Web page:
Tips for Pumping Success


Yesterday I found myself in the dairy section of the grocery store admiring all the milk and milk alternatives available. My third child turns one next week and we will slowly begin the transition to cow milk.

I have been pumping milk for my son since the day he was born. It has been a critical and vital part of my daily routine. Six times per day for 20 minutes I have to stop and pump in order to keep up with his needs. He is a solid boy at 23 pounds and I credit this to him being such a voracious eater. There’s no denying his love for breast milk!

However, the road to becoming an exclusive pumper was not an easy one…

My son was born with a severe tongue and lip tie that was diagnosed by the lactation consultant in the hospital when he was only two days old. I had spent the last four years nursing and pumping for my two older children who, ironically, also had tongue ties, so this was not new to me.

I knew he needed a revision done sooner rather than later in order to nurse effectively, and so when he was two weeks old we took him in to have the procedure done. It was quick and he only cried for a minute or so, however, I may have shed a few tears as well. We followed up with a lactation consultant immediately after the procedure and put him to the breast but he just nuzzled up and fell fast asleep. He wouldn’t nurse.

He couldn’t latch and transfer milk effectively and, after lots of trying and frustration, I made the decision to become an exclusive pumper. I had a healthy milk supply that I refused to let go to waste. In the early days of exclusively pumping, I didn’t have much support. It’s not something most people see as a long-term solution. I was told by one nurse that I wouldn’t be able to keep up with my baby’s growing demands if I didn’t get him to nurse.

Well here I am 12 months later and I sure proved her wrong! Pumping around the clock is a labor of love, and my hope is to provide tips and support for other moms who may find themselves in a similar position. Pumping can feel like a lonely road but I promise you it is possible.

Here are a few tips I have learned along the way.

1. Choose a pump that is comfortable and works for you.

I personally love my double electric pump; it gives me the best output in the shortest amount of time. There are many different pump options these days and it is critical you have parts that fit and are comfortable. There are three sizes of breast shields for a reason, one size does not fit all in this case.

After the first week or so pumping should not be painful. Your pump will become your best friend, and almost feel like another limb, so make sure you are using one that works for you. The third time around I decided to rent a hospital-grade pump from the hospital where I delivered. For an affordable monthly fee, I can use this “Cadillac of pumps” that normally retails for $1300. I am so grateful for this hospital program that I wish more new moms had access to.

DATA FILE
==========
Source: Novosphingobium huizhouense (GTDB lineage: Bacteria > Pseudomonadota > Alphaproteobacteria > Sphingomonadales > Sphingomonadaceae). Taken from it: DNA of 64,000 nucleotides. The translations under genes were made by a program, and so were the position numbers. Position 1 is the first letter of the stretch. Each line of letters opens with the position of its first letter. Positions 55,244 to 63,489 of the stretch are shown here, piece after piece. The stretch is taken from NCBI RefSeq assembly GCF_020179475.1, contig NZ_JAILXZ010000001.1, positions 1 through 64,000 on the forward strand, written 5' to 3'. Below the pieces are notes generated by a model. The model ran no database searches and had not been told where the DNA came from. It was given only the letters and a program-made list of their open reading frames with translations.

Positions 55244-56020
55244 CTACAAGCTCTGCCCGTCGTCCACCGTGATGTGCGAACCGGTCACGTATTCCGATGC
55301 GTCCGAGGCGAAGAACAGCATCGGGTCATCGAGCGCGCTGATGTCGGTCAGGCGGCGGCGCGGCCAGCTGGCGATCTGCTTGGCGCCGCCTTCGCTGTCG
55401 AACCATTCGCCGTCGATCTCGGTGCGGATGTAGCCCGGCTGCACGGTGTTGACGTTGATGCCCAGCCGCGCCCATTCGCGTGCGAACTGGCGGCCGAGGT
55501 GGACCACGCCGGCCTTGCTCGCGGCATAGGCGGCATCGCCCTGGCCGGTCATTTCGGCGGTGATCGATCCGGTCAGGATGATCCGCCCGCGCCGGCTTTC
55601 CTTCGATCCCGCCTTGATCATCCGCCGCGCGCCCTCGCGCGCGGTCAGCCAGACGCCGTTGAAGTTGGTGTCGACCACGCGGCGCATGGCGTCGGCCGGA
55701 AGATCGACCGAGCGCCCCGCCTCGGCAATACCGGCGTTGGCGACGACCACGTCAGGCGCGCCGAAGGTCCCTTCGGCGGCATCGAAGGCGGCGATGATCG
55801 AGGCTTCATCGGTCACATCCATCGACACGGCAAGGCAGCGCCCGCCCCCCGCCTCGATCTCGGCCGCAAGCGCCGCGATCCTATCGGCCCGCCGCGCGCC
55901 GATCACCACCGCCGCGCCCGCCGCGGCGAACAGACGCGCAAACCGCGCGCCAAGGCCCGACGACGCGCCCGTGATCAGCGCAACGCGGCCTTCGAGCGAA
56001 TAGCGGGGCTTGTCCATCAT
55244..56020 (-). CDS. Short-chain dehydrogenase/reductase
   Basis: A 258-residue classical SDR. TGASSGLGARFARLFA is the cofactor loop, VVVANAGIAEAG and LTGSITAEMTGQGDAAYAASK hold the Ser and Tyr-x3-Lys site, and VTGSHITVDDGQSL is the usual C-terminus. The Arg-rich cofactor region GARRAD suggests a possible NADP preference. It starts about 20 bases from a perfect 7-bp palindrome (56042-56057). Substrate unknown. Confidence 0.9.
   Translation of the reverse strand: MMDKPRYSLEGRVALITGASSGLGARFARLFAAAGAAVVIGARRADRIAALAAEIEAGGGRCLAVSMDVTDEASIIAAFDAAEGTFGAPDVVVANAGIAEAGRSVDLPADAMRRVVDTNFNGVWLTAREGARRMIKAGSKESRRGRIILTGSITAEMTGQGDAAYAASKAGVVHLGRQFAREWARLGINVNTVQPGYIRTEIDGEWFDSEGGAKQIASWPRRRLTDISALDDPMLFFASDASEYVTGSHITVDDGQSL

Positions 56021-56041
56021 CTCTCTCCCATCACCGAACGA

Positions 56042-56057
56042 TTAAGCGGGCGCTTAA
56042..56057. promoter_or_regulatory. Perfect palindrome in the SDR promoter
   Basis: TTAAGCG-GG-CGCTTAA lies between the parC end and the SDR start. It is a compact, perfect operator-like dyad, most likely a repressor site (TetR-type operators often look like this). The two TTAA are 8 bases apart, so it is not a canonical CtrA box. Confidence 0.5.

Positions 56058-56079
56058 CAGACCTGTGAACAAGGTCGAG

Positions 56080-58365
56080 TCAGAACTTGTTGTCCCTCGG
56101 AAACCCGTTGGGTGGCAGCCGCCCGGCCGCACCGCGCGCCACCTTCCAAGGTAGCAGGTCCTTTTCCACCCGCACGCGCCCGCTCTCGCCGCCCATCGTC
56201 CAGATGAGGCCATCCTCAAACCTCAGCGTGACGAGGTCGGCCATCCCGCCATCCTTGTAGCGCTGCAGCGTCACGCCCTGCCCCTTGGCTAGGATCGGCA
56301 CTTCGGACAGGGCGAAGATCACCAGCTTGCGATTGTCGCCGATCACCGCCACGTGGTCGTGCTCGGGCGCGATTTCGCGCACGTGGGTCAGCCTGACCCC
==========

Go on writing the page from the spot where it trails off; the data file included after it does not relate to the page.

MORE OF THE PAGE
Having a designated, peaceful pumping space is also important. Pumping amid chaos creates stress which hinders output and can add to the already time-consuming process, which I have learned the hard way.

2. Take care of your body.

Pumping takes a lot of energy and burns a substantial amount of calories. It is recommended that you continue to take prenatal vitamins while nursing or pumping, as well as eat a balanced nutritious diet that will support your pumping goals. Oatmeal, fenugreek, and nuts are known to help increase milk supply. Also staying hydrated is crucial to maintaining a healthy milk supply.

3. Set a schedule and stick to it.

I was told early on that I would not be able to keep up with my baby’s needs by pumping alone. I was fed misinformation by someone who should have been supporting and encouraging me.

All babies go through growth spurts, and that is why it is important once you know how many ounces per day your baby needs that you stick to your pumping schedule. You can always freeze the milk they don’t drink. Breast milk is good in the freezer for up to six months. It is easier to have too much milk than too little, especially when a growth spurt hits. I always tried to stay a few ounces ahead of my son’s needs for this very reason. I never wanted to be pumping while my baby was crying for a bottle. 

4. Find a tribe of other moms who get it.

There are support groups on social media for exclusive pumpers and working moms who pump. I have found that having a community you can turn to with questions, frustrations, or concerns can make this journey a happier one. Always remember that you are not alone.

5. Give yourself grace.

This journey can be exhausting, and if it is starting to affect your mental health reach out to a health care provider you trust. We are all doing the best we can for our babies, and at the end of the day, a healthy and thriving baby and mom is what matters most.

Do you exclusively pump? What has your journey been like?

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Caitlyn Viviano
Caitlyn is a Florida native, but now home is wherever the Air Force sends them. She resides in NE Columbia with her husband Josh, daughter Chloe, and sons Daniel and Levi. They also have a spoiled yellow lab named Zoe. Caitlyn holds a B.A. in Rehabilitation Services/Psychology and a Masters in School Counseling with an urban focus. Before kids she loved her work as a school counselor in Title 1 elementary schools. Now as a stay at home mom Caitlyn enjoys spreading autism awareness through writing, baking, and chasing after three kids while drinking large amounts of coffee.


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